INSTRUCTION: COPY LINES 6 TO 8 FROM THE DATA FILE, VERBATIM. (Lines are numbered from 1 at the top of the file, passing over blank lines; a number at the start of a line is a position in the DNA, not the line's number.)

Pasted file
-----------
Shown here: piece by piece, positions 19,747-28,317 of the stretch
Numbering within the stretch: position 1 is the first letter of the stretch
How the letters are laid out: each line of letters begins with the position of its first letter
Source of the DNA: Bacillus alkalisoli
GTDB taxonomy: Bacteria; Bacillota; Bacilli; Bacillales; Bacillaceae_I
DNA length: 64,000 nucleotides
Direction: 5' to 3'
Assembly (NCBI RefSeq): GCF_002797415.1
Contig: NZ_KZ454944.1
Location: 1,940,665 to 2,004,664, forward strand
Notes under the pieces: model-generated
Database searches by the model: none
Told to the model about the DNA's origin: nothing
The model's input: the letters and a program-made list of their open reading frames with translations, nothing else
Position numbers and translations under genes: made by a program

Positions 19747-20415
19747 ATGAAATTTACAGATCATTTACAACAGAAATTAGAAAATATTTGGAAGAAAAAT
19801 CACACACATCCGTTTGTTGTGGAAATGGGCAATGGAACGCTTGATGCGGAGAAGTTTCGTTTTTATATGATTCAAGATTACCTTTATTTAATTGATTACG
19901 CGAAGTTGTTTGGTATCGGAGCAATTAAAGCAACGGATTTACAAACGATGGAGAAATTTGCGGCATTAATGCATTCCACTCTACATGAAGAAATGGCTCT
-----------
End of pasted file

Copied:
DNA length: 64,000 nucleotides
Direction: 5' to 3'
Assembly (NCBI RefSeq): GCF_002797415.1